Booker Ervin: The Freedom Book

Album review
Booker Ervin: The Freedom Book

Booker Ervin

The Freedom Book

Label: Analogue Productions
Media: LP
Genre: Jazz

The third of ten titles recorded for Prestige between 1963 and 1966, Booker Ervin’s The Freedom Book finds the Texas-born tenor player supported by the in-sync rhythm section of Jaki Byard (piano), Richard Davis (bass), and Alan Dawson (drums). “A Lunar Tune” immediately kicks the LP into a racetrack groove, with Ervin blowing hard as his fellows breathlessly tear into this furiously paced, time-shifting track. Randy Weston’s “Cry Me Not” winds the pace down to show what this group can do with an introspective ballad; “Grant’s Stand” picks it up again. Ervin’s tone was big and full-throated, if a tad ragged around the edges, but “A Day to Mourn,” said to be inspired by the Kennedy assassination, indicates the influence of early 60s Coltrane, as Ervin delivers a richer, rounder sound to his dirge-like composition. Rudy Van Gelder captured this Prestige title in stereo, and it reflects his consistently fine work. Tonally it’s a touch on the light side, but otherwise the band’s energy is clearly and dynamically captured, with a decent sense of air and focus. Kevin Gray did the mastering of this excellent QRP platter, so the quality of this welcome reissue is as good as it gets.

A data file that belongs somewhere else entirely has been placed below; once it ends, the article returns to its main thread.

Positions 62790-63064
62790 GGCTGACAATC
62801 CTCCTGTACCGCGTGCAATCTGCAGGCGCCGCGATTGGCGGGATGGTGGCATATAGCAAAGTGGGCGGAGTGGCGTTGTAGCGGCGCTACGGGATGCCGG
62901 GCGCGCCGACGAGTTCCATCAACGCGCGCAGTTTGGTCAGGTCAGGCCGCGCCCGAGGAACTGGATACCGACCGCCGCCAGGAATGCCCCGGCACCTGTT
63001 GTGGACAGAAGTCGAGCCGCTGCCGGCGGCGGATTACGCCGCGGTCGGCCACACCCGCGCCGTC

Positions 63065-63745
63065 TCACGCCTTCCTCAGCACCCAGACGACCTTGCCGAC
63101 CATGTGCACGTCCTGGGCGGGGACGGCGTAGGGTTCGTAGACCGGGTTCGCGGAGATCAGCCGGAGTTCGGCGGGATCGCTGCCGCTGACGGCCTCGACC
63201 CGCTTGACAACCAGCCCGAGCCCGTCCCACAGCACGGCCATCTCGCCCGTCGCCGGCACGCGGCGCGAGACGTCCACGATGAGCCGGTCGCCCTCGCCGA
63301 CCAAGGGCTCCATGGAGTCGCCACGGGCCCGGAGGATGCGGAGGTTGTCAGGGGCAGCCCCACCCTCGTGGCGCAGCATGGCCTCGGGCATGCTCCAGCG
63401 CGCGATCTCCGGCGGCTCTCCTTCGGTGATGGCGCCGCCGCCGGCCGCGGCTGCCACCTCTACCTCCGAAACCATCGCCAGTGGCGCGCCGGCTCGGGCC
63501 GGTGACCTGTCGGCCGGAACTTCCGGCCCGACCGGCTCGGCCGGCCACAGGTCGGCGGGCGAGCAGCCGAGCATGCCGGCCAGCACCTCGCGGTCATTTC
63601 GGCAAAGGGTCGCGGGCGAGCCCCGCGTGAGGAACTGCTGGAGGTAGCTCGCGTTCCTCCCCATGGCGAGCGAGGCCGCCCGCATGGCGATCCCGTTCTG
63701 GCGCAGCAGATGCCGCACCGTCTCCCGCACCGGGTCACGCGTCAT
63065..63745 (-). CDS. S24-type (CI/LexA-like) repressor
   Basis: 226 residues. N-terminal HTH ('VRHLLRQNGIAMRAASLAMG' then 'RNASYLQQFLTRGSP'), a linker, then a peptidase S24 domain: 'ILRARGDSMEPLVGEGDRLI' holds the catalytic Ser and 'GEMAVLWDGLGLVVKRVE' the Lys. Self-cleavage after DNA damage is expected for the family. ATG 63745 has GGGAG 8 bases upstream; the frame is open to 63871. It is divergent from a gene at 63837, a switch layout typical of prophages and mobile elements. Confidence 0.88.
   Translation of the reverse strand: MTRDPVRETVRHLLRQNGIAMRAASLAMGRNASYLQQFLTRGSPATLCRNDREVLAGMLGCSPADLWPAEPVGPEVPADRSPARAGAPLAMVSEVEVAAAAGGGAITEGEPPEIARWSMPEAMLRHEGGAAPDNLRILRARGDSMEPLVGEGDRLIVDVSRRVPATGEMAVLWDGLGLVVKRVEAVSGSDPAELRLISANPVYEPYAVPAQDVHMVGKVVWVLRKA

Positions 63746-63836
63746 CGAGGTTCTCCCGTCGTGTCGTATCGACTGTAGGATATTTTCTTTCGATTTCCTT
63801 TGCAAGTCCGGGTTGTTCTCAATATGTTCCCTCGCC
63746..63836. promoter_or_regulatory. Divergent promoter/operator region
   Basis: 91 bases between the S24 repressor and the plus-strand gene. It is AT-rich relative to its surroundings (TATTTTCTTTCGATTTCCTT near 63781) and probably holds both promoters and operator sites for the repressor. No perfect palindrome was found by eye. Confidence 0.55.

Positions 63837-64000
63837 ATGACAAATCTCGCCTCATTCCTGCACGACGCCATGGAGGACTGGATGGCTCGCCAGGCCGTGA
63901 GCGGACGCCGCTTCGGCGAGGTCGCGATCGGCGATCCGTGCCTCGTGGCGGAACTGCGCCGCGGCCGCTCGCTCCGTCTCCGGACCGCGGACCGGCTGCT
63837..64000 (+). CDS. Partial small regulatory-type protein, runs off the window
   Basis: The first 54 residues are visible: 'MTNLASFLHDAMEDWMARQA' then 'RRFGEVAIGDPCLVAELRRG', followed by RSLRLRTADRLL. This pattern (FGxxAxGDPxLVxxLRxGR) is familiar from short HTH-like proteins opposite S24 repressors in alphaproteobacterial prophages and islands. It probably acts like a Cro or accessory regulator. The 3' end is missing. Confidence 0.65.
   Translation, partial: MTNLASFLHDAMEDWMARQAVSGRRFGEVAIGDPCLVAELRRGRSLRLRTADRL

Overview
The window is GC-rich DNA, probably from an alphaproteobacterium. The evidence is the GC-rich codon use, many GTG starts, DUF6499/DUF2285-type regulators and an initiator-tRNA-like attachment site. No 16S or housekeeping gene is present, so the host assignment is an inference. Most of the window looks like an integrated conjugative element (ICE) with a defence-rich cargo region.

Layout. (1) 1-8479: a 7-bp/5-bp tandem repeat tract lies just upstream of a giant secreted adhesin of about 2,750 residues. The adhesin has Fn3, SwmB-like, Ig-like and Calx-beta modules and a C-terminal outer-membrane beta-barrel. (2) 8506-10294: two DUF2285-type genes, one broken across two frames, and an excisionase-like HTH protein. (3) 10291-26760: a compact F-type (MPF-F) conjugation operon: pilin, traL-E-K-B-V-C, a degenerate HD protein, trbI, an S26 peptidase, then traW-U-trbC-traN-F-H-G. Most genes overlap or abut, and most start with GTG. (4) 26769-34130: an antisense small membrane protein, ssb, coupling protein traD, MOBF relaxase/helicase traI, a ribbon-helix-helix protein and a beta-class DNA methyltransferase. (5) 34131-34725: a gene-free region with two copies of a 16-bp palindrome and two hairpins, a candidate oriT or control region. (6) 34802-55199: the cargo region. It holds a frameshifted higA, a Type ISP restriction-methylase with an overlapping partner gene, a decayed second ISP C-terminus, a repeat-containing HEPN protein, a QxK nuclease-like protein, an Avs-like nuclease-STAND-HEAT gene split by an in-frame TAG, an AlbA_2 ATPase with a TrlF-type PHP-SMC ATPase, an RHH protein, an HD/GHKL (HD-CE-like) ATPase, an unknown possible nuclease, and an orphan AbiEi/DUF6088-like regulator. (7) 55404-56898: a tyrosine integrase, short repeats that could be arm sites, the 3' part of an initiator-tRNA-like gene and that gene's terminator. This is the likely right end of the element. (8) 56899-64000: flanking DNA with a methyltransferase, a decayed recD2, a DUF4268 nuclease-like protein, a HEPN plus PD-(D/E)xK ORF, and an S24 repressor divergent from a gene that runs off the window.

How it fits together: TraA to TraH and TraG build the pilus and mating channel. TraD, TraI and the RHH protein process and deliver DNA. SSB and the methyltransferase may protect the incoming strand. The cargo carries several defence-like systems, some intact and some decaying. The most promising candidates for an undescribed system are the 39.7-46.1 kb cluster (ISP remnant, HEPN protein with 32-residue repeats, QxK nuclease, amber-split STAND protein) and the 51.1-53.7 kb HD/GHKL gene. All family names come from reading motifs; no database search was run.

More Info

  • primary artist, Booker Ervin

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